me@local:~$ ./test
Hello World

As far as what’s supported, that’s going to be changing pretty rapidly. Code that works today may not work next week. And the subset of supported PHP is really limited today…

Running PHP-Compiler With Docker

For convinence, two docker images are published for PHP-Compiler. Both are currently on an older version of Ubuntu (16.04) due to some issues with PHP-C-Parser that I haven’t gotten around to yet. But you can download and play with them:

  • ircmaxell/php-compiler:16.04 - A fully functioning compiler, all installed and configured with everything you’d need to run it.

  • ircmaxell/php-compiler:16.04-dev - The development dependencies only. This is designed to work with your own checkout of PHP-Compiler so that you can develop it in a consistent environment.

To run some code:

me@local:~$ docker run ircmaxell/php-compiler:16.04 -r 'echo "Hello World\n";'
Hello World

This will by default run with bin/jit.php. If you want to run with a different entrypoint, you can change the entrypoint:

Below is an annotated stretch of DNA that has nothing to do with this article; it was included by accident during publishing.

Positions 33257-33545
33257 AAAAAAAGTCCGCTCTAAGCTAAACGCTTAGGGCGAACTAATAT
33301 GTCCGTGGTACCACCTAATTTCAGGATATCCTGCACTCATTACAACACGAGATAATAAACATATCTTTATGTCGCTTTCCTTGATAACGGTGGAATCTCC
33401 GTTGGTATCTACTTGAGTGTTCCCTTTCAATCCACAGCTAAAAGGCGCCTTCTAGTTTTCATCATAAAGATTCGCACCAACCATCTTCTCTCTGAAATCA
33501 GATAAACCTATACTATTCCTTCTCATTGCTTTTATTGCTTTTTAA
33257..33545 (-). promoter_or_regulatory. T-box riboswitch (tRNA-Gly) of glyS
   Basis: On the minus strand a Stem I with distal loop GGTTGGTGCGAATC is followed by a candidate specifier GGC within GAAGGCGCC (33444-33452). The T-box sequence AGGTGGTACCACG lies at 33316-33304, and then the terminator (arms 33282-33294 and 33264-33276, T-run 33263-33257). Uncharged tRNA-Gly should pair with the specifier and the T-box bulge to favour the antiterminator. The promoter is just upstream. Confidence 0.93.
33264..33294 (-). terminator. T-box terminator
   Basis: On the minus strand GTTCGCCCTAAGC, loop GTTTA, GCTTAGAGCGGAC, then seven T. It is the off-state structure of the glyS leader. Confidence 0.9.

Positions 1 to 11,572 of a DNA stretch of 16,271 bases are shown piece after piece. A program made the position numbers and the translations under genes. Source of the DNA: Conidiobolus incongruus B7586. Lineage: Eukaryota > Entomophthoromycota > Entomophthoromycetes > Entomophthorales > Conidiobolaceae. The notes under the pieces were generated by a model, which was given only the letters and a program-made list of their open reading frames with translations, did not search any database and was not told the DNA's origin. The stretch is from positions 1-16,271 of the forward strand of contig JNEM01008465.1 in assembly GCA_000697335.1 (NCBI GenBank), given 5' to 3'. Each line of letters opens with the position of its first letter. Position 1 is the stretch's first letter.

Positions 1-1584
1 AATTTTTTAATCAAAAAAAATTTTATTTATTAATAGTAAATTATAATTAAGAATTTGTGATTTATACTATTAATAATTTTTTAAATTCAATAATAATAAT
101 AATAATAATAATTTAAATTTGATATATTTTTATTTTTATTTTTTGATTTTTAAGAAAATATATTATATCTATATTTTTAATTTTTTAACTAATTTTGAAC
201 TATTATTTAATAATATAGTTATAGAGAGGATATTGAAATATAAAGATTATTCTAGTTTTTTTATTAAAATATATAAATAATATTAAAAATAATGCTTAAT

me@local:~$ docker run --entrypoint php ircmaxell/php-compiler:16.04 bin/print.php -r 'echo "Hello World\n";'

Control Flow Graph:

        expr: LITERAL<inferred:string>('Hello World


'), null, null)
  TYPE_RETURN_VOID(null, null, null)

Oh, and if you want to “ship” compiled code, then you can do that by extending the dockerfile. For example:

FROM ircmaxell/php-compiler:16.04

COPY index.php /app/index.php

RUN php /compiler/bin/compile.php -o /app/index /app/index.php

ENTRYPOINT '/app/index'
CMD ''

When you run docker build, it will compile the code in index.php and generate a native machine code binary at /app/index. That binary will then be executed when you run docker run ... (note: this isn’t designed for production use as the container will ship with a ton, but is more demonstrative of how this process could work).

What’s Next

Now that PHP-Compiler supports LLVM, work can continue building out more support for the language. There’s still a bunch to do (like Arrays, Objects, untyped variables, error handling, standard library, etc), so :D. There’s a ton that needs to be done in PHP-CFG and PHP-Types as well, including support for exceptions and references as well as fixing a couple of bug cases.

Oh, and tests are needed. Like a lot of them. And testers. Try it out, break it (it’s easy, I promise), and then submit an issue.

Can has tests pls?